Charlie Gordon was a student participant in the Google Highly Open Participation Contest, an earlier version of Google Code-in that pairs high school students with mentors in open source projects. Here he discusses his recent experience as a Mentor for the 2010-2011 Google Code-in.
There were so many great stories from Google Code-in that it's hard to pick out just a few. I'm always so excited to get young people involved in open source - I remember how excited I was when I participated in the Google Highly Open Participation Contest myself back in 2007-2008. The program opened many exciting doors for me, including going to Drupal conferences, becoming involved in Drupal core development, and even eventually going to college at MIT, where I am now. It brings me great joy to be able to help open the same doors for the next generation of bright young open source enthusiasts.
Now for the stories! I'm always impressed when students, who are used to doing only what they're specifically told to do for school assignments, go above and beyond. Especially in the format of a contest where the incentives lead students to do the bare minimum, I find those students who put in a real effort to go above and beyond are those who really care about the open source project, and are those who are most likely to stick with it after the contest ends. Here are some of these students:
A student from Thailand, "chalet16", worked on five complex coding tasks for Drupal's style guide module. Over many iterations with the tasks' mentor, the quality of chalet16's code improved, and he also became more comfortable with using drupal.org's issue queue, a key part of our development process. Not only were the tasks well done, but when chalet16 encountered software bugs in parts of the code that he wasn't working directly on, chalet16 had no problem taking the initiative and opening new issues for the bugs, even submitting additional patches to those issues that fixed the problem. That's exactly the kind of participation that we want to attract to our project, and to open source software development in general.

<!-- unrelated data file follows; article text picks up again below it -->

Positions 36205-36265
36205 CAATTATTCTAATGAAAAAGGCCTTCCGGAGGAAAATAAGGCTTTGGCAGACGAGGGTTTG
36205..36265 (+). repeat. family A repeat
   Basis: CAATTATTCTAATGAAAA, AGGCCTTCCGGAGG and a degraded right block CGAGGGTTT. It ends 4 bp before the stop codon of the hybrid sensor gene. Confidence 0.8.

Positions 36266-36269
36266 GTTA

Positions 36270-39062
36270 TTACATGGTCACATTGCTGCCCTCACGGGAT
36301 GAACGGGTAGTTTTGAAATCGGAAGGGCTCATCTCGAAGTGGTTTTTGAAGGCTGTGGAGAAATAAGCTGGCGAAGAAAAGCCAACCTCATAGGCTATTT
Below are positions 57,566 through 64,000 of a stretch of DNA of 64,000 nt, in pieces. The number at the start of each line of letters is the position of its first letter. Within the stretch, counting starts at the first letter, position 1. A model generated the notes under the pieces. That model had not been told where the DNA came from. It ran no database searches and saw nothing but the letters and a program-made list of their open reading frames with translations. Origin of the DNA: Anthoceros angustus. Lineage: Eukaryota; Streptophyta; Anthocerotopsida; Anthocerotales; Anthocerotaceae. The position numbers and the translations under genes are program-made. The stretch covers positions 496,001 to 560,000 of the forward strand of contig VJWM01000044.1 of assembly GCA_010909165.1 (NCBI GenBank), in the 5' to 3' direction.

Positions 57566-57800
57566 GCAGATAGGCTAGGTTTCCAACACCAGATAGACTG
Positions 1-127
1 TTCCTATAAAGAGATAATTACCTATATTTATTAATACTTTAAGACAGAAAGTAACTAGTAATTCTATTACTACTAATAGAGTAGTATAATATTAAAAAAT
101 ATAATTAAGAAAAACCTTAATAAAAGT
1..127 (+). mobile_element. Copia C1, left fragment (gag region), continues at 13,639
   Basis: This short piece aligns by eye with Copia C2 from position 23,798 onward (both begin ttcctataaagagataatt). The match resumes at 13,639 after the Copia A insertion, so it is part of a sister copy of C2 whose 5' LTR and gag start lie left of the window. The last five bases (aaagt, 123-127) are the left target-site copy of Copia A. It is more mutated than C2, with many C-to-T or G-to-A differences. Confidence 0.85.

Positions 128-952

Despite not having very much experience in PHP, “aantn,” a student from Israel, found ways to contribute to the Drupal project, such as by writing a Python script to survey test coverage statistics for Drupal core and the top 50 or so modules. We now have a much better idea of where and to what extent our automated testing system is being used, and making such statistics public will hopefully encourage module maintainers to write more test coverage for their code.
We specified a task that called for a Drupal core patch to allow a "full preview" button on the content submission form. Halfway through the task, Romanian student "bluman," encountered big roadblocks to that patch. After discussing the issue, we realized that the task would not work as a patch for Drupal core, but would have to be rewritten from the ground up as a contributed module. However, rather than give up, bluman worked hard to redo the task as a module, and came up with fantastic results.
Finally, we set a task to translate a small to medium sized module into another language. Another student from Romania, “ungureanuvladvictor," went way above and beyond the task description, translating one of the largest and most widely used contributed Drupal modules into Romanian. The translation file had more than 1,000 translations in it, a very impressive feat for such a short period of time. I had to scramble to find a Romanian speaker willing to review such a large translation!
Really, there are so many impressive students out there.
By Charlie Gordon, Drupal.org mentor
We always hope that the students who participate in programs like Google Code-in and Google Summer of Code develop a bond with the open source community they work with during the program and continue to contribute to the community long after the contest ends. Charlie Gordon is a prime example; he not only continues to be actively involved in the Drupal community but he is also sharing his experience and wisdom with younger developers and helping them become contributors to open source.